The residential real estate market is changing some more! Inventory is 66.8% higher than last year and has continued to increase. The 30-year mortgage rate hit 7% to 7.5% depending on which lender we look at. With inflation still over 8% the Federal Reserve will be raising rates in November and December and quite possibly into 2023. New contracts fell month over month and year over year. Let’s dive into the key market data for the Denver residential real estate market to see what is happening in Supply, Demand, Sales Prices, and Months of Inventory for September 2022.
When we look at the total amount of active listings at the end of the month, we had 8,842 active listings. This is the highest level in nearly three years and is 66.8% higher than September 2021. The inventory levels are likely to reach 2019 levels in the next month or two and will likely trend even higher in 2023. Buyers now have a lot more options when they are shopping for a home, and they aren’t having to shoot for the moon with their offer prices to get a home. Therefore, buyers are experience a welcome change compared to 2020 and 2021 when it was so hard to buy.
All in all, supply for residential homes for sale is undergoing a significant change in market conditions. Let’s look at demand.
Showings are the leading indicator for contracts and closings. The average total showings for September during 2019, 2020, 2021 was 89,164. September 2022 had 49,639 showings (55.6% of what we should have)! Higher home prices, higher rents, higher interest rates, high inflation, and overall market uncertainty appears to have taken a large portion of buyers out of the market.
Denver had only 3,520 properties go under contract in September 2022. This is a (31.1%) decrease compared to September 2021 and is a (18.2%) decrease compared to August 2022.
There were 4,155 closings in September 2022 compared to 4,330 in August 2022. This is a (4.0%) decrease month over month. A year ago, we had 5,468 closings, so closing volume is down (24.0%) YOY. Year to date, there have been 40,123 closings compared to 47,023 closings during the same period in 2021. This represents an overall decline in closings of (14.7%).
The median days on market for September 2022 was 16 days. This means half of the properties listed are selling in just over two weeks and half are taking longer. We expect this figure will continue to increase. The average marketing time is now 27 days on market.
In summary, demand for housing has been temporarily suppressed by the higher interest rates, so we believe pent up demand for housing is being created right now. Let’s look at sales prices.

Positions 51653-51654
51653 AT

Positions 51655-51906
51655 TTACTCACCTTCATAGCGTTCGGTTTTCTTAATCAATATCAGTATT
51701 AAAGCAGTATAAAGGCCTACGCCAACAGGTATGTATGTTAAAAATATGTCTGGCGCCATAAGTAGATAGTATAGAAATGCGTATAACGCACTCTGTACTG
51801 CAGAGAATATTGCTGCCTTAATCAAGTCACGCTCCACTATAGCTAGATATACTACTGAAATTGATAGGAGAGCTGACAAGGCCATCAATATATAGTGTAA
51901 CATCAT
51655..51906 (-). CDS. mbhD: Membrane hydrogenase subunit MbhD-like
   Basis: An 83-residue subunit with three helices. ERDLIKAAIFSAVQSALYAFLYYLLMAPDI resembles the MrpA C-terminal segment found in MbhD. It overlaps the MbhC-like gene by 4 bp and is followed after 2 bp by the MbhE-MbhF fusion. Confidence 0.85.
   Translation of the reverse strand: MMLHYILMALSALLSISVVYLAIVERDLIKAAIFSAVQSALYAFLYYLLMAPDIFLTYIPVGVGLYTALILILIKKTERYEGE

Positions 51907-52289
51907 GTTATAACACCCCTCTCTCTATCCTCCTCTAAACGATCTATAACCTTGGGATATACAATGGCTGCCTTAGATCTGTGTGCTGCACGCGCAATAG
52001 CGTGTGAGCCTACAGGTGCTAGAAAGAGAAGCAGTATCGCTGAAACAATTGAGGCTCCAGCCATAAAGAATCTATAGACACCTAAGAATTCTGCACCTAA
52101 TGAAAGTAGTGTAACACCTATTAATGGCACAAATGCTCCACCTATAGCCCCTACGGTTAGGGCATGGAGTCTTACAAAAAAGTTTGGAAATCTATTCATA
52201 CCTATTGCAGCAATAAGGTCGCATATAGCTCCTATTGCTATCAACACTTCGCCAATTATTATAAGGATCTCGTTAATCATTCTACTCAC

The median sales price for September was $572,740. This is very close to the $573,000 in August. This metric includes detached homes, condos, and town homes.
If we look just at detached homes, the median sales price was $625,745. This is down (2.2%) lower than August but is 8.8% higher than September 2021.
Condos and town homes came in at $364,000 in September. This was 3.4% higher than August, and 7.1% higher than September 2021.
We are very close to the long-term average appreciation of 6%. Time will tell if the year over year changes get to zero or go negative. We know that 18%+ year over year home price appreciation wasn’t sustainable because wages aren’t growing that fast.
In summary, sales price appreciation is moderating. Let’s look at months of inventory.
The months of inventory is a great indicators to watch for market trends but this is lagging behind showing volume and the steady increase of inventory this year. Typically, a seller’s market has 0-3 months of inventory. A balanced market has 4-6 months of inventory, and 7+ months of inventory is a buyer’s market. In a seller’s market prices go up. In a buyer’s market prices go down. I would argue that we are seeing a buyer’s market right now even before the inventory rises further.
With 8,842 listings on the market and 4,155 closings, we have 9.12 weeks of inventory. This is up from the 8.16 weeks in August and up considerably from the 3.08 weeks in March of 2022.
All in all, months of inventory is increasing.
In conclusion, supply, demand, sales prices, and months of inventory are all important key performance indicators worth monitoring closely. Supply is low by historical standards but has steadily increased this year. Demand is weakening. High prices, high rents, high interest rates, high inflation, and uncertainty in the economy is slowing showings, new contracts, and closings. The 30-year mortgage interest rate is the highest it has been since 2008. Lastly, with 9.12 weeks of inventory, annual home appreciation will continue slowing and may give back some of the gains.
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